Zappone and Harris in standoff over €4m for disability care
Tusla and HSE at odds over who should pay for care of 34 vulnerable young adults
Minister for Children Katherine Zappone has written a series of letters to Minister for Health Simon Harris (above). Photograph: Aidan Crawley
Two Government Ministers are engaged in a stand-off over which of their departments should pay for the care of vulnerable young people after they turn 18. Up to €4 million in annual funding is at issue.
Minister for Children Katherine Zappone has written a series of letters to Minister for Health Simon Harris seeking the full implementation of a deal reached between the Health Service Executive and Tusla, the Child and Family Agency, which their departments agreed would be effective from January 2018.
A “disability protocol”, finalised in February 2017, was drawn up following criticism in a number of reports of the care provided for young people who have intellectual disabilities, particularly regarding gaps in protection for children after they turn 18.
The departments and their agencies agreed the HSE would take over from Tusla in paying for their residential placements in March 2018.
However, Tusla continues to have to fund the placements at an annual cost of €3-€4 million, to the increasing frustration of Ms Zappone.
In April, she asked Mr Harris in a letter, obtained under freedom of information, to instruct the HSE to refund the money due to Tusla from the date agreed in the protocol.
Appealing to Mr Harris to deal with the matter personally, she wrote: “After more than two years of meetings, exchanges and correspondence, it is time to resolve this matter with a direction from you to the HSE.”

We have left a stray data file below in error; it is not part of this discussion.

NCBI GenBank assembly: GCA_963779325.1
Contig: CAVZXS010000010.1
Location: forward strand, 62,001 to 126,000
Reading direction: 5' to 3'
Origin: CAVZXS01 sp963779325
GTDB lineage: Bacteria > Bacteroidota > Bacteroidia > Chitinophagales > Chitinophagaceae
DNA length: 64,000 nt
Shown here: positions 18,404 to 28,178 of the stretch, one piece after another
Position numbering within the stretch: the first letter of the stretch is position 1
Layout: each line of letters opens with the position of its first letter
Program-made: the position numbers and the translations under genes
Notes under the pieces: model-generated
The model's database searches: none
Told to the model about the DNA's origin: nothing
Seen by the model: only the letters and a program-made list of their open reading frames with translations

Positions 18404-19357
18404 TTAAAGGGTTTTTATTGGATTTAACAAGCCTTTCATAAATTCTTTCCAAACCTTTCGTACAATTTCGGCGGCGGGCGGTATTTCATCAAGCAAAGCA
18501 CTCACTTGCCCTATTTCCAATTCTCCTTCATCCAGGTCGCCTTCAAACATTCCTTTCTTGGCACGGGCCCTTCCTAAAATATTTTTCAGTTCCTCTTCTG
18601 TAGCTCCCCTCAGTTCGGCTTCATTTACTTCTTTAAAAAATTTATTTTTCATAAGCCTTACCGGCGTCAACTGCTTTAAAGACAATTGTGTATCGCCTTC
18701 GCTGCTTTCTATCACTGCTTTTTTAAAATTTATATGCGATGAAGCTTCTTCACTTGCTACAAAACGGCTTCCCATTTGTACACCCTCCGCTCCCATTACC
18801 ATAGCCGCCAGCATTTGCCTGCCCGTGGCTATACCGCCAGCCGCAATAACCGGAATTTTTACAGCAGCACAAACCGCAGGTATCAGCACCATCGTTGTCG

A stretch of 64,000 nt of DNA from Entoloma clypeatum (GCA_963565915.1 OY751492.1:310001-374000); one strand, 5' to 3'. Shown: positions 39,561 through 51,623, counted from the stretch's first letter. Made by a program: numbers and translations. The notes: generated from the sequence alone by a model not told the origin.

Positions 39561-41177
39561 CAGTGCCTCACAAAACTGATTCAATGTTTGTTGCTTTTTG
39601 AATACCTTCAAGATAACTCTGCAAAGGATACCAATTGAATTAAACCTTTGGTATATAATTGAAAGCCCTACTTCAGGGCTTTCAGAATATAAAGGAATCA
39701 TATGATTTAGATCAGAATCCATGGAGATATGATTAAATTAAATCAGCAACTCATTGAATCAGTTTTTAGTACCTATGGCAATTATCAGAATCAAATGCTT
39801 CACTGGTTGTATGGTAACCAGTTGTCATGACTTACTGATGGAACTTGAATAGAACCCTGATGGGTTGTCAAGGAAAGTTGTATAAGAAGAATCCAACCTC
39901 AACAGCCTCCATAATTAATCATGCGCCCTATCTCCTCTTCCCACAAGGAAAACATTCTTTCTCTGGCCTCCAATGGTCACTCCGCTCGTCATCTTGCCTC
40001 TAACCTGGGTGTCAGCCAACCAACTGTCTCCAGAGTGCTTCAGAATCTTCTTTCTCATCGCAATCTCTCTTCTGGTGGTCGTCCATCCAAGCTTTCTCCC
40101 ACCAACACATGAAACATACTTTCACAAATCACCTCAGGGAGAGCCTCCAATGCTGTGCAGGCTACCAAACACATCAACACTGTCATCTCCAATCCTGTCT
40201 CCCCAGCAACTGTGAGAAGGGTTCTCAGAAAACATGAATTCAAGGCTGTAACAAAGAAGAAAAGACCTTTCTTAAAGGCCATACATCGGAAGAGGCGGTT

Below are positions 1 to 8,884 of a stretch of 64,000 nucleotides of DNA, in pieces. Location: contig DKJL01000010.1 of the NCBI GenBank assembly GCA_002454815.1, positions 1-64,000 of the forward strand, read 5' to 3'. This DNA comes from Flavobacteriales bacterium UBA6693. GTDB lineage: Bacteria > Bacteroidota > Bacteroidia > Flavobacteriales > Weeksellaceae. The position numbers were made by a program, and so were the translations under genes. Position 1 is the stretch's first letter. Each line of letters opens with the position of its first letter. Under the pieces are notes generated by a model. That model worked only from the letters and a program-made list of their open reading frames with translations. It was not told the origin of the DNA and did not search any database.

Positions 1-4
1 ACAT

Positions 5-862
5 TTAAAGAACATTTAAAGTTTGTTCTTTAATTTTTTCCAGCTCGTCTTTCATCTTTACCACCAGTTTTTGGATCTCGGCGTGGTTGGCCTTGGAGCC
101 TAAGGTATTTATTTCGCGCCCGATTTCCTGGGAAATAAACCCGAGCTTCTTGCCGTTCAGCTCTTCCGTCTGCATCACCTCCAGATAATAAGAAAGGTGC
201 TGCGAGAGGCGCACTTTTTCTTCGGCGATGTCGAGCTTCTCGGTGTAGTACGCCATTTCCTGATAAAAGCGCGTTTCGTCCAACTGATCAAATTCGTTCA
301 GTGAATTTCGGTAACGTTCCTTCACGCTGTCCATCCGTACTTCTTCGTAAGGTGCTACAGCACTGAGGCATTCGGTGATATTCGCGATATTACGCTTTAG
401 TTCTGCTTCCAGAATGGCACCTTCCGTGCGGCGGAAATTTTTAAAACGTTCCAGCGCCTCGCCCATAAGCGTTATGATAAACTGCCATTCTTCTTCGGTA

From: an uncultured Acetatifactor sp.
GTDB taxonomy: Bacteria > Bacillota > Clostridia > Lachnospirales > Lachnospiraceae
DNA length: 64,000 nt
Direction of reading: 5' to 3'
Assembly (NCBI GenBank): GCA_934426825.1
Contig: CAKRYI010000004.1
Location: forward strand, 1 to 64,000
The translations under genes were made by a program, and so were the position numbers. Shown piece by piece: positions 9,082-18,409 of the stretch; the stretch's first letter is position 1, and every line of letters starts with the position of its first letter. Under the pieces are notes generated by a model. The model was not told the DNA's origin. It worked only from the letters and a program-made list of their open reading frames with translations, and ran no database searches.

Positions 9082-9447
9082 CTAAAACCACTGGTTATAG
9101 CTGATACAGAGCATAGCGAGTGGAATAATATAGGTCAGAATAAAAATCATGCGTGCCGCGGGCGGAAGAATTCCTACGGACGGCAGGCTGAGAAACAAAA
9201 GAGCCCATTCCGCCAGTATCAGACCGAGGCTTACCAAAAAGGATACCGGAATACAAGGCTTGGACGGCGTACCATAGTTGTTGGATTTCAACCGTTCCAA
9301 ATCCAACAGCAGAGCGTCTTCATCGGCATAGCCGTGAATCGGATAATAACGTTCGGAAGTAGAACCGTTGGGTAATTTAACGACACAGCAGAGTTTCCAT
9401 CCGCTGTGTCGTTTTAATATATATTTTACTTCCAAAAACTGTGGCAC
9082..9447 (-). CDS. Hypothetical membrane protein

Ms Zappone said more than €3.2 million was not available to Tusla for the needs of children because the promised funding had not been provided.
In reply Mr Harris said he shared his Cabinet colleague’s frustration but added that it was “extremely challenging” for the HSE to identify new funding for the placements from its existing allocation.
The Department of Children had changed its estimates of the costs involved twice, he said.
The HSE has tried twice to obtain money for the placements in the estimates process, but without success.
An internal briefing suggests there are 34 young adults requiring support from the HSE’s disability services. Twenty of these are living with foster parents or living independently or in supported lodgings. Tusla says five will require residential placement if their current care arrangement breaks down.
One young person is at risk of being made homeless if their current care arrangement ceases.